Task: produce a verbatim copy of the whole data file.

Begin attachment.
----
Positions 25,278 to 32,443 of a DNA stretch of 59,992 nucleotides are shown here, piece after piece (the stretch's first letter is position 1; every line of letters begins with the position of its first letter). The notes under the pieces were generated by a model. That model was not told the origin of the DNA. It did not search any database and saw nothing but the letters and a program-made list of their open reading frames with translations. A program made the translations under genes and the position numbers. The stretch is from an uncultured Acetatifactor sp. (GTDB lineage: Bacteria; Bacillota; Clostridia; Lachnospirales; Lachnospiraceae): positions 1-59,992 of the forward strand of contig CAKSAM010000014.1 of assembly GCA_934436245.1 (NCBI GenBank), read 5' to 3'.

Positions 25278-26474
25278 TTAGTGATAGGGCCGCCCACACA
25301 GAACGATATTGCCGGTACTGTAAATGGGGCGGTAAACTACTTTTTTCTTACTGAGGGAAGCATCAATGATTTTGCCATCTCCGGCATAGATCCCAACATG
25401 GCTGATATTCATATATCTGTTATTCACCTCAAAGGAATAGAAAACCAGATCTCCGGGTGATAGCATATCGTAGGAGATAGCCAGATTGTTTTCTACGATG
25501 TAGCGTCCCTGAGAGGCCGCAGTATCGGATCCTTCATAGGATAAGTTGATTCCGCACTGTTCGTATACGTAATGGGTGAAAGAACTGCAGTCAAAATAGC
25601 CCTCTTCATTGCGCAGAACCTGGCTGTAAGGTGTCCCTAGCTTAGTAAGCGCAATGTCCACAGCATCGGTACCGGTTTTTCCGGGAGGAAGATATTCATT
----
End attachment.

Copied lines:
Positions 25,278 to 32,443 of a DNA stretch of 59,992 nucleotides are shown here, piece after piece (the stretch's first letter is position 1; every line of letters begins with the position of its first letter). The notes under the pieces were generated by a model. That model was not told the origin of the DNA. It did not search any database and saw nothing but the letters and a program-made list of their open reading frames with translations. A program made the translations under genes and the position numbers. The stretch is from an uncultured Acetatifactor sp. (GTDB lineage: Bacteria; Bacillota; Clostridia; Lachnospirales; Lachnospiraceae): positions 1-59,992 of the forward strand of contig CAKSAM010000014.1 of assembly GCA_934436245.1 (NCBI GenBank), read 5' to 3'.

Positions 25278-26474
25278 TTAGTGATAGGGCCGCCCACACA
25301 GAACGATATTGCCGGTACTGTAAATGGGGCGGTAAACTACTTTTTTCTTACTGAGGGAAGCATCAATGATTTTGCCATCTCCGGCATAGATCCCAACATG
25401 GCTGATATTCATATATCTGTTATTCACCTCAAAGGAATAGAAAACCAGATCTCCGGGTGATAGCATATCGTAGGAGATAGCCAGATTGTTTTCTACGATG
25501 TAGCGTCCCTGAGAGGCCGCAGTATCGGATCCTTCATAGGATAAGTTGATTCCGCACTGTTCGTATACGTAATGGGTGAAAGAACTGCAGTCAAAATAGC
25601 CCTCTTCATTGCGCAGAACCTGGCTGTAAGGTGTCCCTAGCTTAGTAAGCGCAATGTCCACAGCATCGGTACCGGTTTTTCCGGGAGGAAGATATTCATT